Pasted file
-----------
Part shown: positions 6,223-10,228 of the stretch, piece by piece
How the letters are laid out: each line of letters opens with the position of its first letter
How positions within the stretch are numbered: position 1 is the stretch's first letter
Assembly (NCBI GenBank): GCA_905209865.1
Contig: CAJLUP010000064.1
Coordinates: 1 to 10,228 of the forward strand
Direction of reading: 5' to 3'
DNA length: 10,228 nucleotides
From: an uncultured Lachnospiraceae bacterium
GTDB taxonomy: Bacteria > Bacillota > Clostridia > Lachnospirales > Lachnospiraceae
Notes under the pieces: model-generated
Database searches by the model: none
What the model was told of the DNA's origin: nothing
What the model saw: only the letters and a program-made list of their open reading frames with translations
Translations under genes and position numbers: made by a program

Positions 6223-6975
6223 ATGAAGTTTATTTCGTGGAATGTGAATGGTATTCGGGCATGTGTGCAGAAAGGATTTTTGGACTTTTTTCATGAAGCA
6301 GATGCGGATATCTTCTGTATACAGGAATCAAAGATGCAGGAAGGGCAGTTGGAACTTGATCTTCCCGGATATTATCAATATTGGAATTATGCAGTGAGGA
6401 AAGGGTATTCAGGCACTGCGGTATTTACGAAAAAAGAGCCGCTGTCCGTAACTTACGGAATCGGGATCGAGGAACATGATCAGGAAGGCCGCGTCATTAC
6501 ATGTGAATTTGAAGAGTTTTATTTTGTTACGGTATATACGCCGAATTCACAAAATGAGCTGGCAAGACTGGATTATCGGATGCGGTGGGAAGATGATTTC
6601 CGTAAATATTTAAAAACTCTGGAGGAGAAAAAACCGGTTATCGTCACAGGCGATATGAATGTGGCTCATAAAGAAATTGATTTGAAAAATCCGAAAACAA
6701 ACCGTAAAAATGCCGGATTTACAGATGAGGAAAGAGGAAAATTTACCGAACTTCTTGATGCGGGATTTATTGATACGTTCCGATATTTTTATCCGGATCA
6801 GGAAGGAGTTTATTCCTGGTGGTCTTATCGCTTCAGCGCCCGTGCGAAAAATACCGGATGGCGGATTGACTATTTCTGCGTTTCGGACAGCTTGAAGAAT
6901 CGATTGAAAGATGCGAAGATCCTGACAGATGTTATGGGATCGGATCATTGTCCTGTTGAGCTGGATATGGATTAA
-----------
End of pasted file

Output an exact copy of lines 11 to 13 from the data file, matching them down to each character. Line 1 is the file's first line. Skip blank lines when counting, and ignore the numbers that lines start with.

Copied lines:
Notes under the pieces: model-generated
Database searches by the model: none
What the model was told of the DNA's origin: nothing